Sunday Sep 4
Mar
14/10
Johnny Cash – American VI: Ain’t No Grave
Last Updated on Sunday, 14 March 2010 08:38
Written by morristown@scotticd.com
Sunday, 14 March 2010 08:38

Three-and-a-Half  Stars out of Five

The most casual fan of Johnny Cash is likely familiar with the iconic picture of him flashing a defiant middle finger into the camera.  (For those of you not familiar with the photo, it’s available as a t-shirt or poster on Amazon – get ‘em for the kiddies!) Think of American VI: Ain’t No Grave, the last installment in the amazing Rick Rubin-produced American series, as the audio version of that famous picture, with the target of Johnny’s furious finger being none other than the Grim Reaper.

Recorded after the loss of his beloved June, and knowing that he was nearing the end of his own life, American VI finds The Man in Black staring straight into the eyes of death with a mix of defiance and satisfied acceptance.  The title track kicks things off, a traditional tune that taunts the inevitable with the lines:

There ain’t no grave

Can hold my body down

When I hear that trumpet sound

Gonna rise right outta the ground

The beat is a death march, marked by the sound of chains, and the effect is chilling.  It’s as if Johnny has risen up, giving us this album as a reminder that the music will live on.  Amen to that.

Of the remaining nine songs on the disc, only one is an original.  I Corinthians 15:55 is the last song Johnny would write.  The singer accepts his fate with eyes wide open, and a heart filled with anticipation of a brighter existence on the horizon:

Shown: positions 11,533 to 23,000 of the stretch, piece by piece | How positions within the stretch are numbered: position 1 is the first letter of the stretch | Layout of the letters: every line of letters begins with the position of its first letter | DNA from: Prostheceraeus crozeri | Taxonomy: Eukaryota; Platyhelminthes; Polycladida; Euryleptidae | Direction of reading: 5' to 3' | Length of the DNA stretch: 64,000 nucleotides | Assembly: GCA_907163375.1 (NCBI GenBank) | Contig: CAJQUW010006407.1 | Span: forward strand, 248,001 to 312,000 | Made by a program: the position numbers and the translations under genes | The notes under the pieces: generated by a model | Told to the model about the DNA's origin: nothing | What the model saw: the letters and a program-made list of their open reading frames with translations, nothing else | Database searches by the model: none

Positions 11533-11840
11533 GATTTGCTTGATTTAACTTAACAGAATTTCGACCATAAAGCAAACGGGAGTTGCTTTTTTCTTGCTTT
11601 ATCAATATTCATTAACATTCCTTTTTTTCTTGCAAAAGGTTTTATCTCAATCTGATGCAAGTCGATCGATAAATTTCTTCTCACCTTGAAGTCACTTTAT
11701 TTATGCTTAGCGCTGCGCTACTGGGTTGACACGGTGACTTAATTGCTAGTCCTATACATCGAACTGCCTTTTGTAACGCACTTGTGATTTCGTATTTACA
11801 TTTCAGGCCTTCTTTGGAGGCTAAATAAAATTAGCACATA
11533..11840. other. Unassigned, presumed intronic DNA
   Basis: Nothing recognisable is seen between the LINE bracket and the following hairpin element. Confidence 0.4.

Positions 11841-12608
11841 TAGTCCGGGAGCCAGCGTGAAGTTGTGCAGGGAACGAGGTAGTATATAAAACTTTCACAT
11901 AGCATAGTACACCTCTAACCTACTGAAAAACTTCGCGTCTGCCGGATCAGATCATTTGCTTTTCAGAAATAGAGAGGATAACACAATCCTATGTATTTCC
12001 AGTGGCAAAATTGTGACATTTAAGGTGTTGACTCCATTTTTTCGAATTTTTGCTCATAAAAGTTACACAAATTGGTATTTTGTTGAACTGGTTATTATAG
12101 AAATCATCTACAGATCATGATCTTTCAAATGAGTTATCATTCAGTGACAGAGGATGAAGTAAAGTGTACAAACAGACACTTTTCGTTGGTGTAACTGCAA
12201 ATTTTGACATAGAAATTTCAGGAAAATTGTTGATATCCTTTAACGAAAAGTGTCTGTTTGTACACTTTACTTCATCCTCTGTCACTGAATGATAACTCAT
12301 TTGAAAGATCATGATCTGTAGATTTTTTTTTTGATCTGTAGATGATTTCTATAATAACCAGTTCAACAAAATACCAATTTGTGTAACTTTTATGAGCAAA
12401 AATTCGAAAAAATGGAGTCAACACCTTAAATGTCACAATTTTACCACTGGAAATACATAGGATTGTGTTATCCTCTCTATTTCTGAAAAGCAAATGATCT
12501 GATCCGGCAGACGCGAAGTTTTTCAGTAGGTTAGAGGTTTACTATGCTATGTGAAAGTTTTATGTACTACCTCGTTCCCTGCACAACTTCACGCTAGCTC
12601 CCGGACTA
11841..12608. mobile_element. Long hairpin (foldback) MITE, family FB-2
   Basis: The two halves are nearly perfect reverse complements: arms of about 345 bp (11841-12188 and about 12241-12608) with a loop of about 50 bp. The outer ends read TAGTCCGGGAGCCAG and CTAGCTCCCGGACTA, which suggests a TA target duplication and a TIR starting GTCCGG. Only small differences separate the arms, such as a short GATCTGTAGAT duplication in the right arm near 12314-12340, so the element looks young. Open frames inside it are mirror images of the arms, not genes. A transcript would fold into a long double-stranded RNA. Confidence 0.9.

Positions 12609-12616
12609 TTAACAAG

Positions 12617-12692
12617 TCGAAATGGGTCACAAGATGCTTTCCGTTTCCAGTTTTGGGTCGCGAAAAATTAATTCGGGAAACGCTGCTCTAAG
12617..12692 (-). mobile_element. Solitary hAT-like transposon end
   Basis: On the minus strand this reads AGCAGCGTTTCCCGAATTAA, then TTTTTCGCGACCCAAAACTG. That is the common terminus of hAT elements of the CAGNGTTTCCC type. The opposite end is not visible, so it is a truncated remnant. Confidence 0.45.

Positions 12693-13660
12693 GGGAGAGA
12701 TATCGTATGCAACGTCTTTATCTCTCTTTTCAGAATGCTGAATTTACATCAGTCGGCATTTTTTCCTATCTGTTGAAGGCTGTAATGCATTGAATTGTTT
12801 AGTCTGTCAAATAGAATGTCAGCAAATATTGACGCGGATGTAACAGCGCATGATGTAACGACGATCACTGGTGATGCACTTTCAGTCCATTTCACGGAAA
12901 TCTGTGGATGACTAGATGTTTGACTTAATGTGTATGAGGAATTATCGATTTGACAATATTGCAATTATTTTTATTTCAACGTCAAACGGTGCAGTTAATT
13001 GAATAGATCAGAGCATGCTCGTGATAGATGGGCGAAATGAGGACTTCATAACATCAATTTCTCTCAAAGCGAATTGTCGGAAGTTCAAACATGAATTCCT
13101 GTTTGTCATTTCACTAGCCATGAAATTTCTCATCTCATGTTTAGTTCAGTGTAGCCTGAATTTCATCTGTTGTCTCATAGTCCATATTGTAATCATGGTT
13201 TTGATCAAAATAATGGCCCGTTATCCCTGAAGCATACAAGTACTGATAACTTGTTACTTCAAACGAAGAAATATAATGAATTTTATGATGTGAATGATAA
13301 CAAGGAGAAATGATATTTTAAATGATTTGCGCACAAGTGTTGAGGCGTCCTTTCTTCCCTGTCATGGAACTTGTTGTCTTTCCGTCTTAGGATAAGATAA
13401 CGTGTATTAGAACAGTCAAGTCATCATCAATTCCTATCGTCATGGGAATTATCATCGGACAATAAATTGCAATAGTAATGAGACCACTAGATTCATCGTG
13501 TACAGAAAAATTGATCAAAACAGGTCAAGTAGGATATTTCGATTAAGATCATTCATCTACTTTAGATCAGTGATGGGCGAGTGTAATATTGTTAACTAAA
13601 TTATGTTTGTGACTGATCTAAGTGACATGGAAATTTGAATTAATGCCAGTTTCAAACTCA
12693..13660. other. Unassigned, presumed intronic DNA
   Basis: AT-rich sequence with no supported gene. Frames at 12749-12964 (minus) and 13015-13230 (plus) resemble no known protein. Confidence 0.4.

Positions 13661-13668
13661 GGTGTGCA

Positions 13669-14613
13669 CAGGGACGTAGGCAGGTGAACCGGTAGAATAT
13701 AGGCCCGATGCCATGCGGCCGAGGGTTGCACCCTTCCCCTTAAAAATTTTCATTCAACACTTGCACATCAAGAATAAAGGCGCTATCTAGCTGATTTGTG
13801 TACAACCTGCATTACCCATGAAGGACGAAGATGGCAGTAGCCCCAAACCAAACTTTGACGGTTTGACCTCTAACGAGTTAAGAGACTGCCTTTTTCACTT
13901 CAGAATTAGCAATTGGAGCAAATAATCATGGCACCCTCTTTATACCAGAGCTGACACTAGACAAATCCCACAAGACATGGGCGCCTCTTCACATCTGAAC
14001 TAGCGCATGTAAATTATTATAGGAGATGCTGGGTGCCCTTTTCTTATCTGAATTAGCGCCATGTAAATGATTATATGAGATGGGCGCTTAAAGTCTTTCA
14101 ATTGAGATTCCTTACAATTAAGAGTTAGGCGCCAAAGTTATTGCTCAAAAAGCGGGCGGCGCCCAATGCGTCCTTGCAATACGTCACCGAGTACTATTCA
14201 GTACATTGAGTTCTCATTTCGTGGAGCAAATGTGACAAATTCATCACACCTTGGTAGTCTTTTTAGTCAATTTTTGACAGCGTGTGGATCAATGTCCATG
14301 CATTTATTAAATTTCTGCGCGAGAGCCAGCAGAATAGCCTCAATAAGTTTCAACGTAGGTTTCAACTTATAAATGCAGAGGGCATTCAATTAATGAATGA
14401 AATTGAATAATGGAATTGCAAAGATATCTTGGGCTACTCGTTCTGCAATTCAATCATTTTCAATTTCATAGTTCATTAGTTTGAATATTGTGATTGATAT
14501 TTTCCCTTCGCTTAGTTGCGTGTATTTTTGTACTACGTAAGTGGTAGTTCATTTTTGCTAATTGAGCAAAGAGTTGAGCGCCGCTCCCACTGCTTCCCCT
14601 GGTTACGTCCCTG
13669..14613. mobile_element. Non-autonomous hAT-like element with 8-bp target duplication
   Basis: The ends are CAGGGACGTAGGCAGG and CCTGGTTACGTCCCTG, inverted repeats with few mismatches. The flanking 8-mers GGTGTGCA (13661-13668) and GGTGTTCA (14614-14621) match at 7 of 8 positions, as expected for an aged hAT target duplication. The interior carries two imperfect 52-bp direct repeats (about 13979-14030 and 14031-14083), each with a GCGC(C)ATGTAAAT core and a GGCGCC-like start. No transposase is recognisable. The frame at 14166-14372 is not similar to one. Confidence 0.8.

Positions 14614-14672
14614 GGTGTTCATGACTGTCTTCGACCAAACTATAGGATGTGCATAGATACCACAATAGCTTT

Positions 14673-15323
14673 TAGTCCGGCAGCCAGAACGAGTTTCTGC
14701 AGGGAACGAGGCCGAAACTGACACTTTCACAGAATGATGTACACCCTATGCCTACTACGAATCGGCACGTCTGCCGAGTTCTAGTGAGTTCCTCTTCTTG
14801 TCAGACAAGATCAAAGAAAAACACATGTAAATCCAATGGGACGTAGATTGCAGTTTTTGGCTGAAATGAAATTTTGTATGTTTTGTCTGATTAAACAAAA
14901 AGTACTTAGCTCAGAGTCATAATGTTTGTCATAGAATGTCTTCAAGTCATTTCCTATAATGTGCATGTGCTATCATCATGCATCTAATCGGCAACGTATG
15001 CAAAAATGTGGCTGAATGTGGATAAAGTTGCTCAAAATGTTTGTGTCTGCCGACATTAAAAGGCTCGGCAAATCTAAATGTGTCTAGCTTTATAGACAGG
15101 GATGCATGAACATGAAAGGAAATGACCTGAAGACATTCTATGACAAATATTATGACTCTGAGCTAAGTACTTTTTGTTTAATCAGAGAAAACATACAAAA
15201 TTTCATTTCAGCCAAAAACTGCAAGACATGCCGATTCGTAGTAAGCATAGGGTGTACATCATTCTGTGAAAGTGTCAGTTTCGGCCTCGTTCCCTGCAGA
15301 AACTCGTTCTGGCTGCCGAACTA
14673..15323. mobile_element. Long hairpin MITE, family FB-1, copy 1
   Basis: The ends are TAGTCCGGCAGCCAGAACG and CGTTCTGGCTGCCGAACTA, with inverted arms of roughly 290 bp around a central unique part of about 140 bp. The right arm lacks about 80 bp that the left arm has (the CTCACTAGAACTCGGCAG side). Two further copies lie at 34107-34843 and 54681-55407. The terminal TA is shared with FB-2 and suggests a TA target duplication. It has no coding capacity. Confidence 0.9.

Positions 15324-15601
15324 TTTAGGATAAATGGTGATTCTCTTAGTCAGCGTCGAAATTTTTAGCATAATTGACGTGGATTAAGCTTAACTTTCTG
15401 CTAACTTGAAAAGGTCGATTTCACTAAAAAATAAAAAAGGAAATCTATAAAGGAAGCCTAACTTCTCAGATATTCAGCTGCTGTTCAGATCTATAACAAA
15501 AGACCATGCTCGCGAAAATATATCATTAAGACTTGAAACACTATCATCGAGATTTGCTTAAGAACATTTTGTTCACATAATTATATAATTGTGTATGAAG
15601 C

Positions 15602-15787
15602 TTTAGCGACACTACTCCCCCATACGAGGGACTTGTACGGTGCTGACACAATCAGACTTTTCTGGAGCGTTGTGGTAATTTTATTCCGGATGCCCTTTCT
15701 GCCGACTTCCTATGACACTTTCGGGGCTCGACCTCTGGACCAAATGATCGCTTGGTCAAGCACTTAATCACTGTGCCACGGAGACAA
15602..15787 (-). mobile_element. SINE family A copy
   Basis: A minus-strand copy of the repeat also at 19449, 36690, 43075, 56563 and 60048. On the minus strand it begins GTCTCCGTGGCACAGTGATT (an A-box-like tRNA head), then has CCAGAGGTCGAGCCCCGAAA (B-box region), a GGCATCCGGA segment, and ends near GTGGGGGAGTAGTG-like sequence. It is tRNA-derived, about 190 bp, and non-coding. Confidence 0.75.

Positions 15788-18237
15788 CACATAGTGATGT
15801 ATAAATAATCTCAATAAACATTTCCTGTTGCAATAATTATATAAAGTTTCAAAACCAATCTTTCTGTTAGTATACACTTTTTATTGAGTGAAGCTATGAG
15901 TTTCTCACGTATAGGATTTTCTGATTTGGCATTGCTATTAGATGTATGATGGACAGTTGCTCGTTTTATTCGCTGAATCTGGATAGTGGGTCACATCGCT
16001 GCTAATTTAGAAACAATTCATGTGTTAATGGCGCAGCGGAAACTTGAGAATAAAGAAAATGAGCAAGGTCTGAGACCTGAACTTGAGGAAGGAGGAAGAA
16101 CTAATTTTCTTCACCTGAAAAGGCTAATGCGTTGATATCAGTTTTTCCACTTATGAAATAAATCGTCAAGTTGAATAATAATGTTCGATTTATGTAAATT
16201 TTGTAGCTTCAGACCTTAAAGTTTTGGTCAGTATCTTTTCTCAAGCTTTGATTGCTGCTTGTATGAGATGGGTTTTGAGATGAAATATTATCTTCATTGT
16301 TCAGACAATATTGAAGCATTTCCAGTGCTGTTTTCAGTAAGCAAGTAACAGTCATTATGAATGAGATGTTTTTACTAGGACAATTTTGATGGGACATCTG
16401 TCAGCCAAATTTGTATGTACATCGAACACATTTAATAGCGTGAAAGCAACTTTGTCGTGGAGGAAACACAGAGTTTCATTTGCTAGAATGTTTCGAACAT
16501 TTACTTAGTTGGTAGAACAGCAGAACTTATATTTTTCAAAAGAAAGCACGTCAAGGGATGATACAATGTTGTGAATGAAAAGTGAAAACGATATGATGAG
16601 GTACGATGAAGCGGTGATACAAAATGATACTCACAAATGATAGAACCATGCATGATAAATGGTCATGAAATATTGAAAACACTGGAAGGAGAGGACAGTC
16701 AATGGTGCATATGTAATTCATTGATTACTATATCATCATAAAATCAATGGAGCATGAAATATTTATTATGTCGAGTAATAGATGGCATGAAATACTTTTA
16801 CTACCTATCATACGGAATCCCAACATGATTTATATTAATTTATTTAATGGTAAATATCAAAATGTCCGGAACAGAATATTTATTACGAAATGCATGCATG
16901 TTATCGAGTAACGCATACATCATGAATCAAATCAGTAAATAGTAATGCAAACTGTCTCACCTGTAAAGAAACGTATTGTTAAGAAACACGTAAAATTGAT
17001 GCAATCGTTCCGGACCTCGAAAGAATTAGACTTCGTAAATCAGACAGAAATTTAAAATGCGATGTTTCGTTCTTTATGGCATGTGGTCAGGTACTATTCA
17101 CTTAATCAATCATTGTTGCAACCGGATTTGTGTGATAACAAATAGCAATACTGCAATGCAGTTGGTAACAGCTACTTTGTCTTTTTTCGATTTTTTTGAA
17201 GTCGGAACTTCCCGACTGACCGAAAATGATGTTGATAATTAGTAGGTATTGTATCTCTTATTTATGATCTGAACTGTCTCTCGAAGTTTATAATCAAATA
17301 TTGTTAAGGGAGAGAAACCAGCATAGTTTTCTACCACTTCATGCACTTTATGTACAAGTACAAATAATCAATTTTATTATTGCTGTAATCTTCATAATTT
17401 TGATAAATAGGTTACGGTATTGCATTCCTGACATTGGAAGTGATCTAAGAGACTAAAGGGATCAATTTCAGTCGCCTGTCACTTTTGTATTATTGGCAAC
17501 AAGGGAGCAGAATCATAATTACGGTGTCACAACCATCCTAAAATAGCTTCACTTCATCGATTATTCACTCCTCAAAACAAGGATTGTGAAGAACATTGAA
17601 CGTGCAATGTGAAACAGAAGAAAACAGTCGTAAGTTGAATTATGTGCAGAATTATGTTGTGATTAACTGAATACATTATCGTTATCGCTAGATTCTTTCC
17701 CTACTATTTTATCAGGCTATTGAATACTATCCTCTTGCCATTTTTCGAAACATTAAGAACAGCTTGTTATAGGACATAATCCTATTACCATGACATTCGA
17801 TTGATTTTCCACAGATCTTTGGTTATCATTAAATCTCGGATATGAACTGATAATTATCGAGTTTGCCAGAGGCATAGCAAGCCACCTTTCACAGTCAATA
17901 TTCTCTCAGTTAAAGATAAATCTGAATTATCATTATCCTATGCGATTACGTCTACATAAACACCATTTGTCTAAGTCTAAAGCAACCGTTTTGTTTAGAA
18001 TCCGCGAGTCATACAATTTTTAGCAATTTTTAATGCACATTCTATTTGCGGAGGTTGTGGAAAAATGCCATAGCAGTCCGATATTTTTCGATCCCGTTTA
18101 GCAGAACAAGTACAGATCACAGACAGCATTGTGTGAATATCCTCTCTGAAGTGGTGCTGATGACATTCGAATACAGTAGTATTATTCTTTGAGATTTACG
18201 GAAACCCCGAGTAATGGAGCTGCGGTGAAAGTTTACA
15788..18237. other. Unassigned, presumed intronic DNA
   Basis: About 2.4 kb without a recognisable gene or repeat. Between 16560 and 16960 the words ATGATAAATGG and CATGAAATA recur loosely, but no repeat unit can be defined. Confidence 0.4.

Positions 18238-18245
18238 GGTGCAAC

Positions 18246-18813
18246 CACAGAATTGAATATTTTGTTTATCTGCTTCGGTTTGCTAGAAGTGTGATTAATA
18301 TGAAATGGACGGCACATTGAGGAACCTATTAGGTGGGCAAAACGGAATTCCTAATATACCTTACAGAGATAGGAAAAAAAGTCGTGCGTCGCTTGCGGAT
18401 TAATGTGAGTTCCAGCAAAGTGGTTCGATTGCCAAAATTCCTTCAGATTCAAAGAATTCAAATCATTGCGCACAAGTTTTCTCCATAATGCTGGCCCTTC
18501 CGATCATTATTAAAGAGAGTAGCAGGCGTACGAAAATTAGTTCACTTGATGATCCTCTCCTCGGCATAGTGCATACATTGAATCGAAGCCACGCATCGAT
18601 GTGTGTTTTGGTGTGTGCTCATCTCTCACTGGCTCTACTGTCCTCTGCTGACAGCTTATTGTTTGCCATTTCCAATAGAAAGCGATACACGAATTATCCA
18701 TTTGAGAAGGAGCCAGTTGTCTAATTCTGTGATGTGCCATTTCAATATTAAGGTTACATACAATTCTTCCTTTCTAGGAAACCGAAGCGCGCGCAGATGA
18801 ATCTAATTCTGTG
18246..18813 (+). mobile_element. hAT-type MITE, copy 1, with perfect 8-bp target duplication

Hope springs eternal

Just over the rise

When I see my redeemer

Beckoning me

Elsewhere, as on the other American discs, Johnny covers some of the great songs and songwriters of our time, at once looking back on his life, and looking forward to what lay ahead.  He reminisces about love lost (For The Good Times), wishes for a world without war (Last Night I Had The Strangest Dream, Redemption Day), and chronicles the lament of the drifter (I Can’t Help But Wonder Where I’m Bound).  Time may have ravaged that famous voice, but Johnny sings strong and steady throughout it all.

The disc closes with a languid version of Aloha Oe, Queen Lili`uokalani’s song of farewell between two lovers, which serves as Johnny’s poignant goodbye to us all.

Aloha `oe, aloha `oe (Farewell to you, farewell to you)
E ke onaona noho i ka lipo (The charming one who dwells in the shaded bowers)
One fond embrace,
A ho`i a`e au (‘Ere I depart)
Until we meet again

Country’s king is gone, but he will not be forgotten.  Amen to that, too.

Mark Klemow




Leave a Reply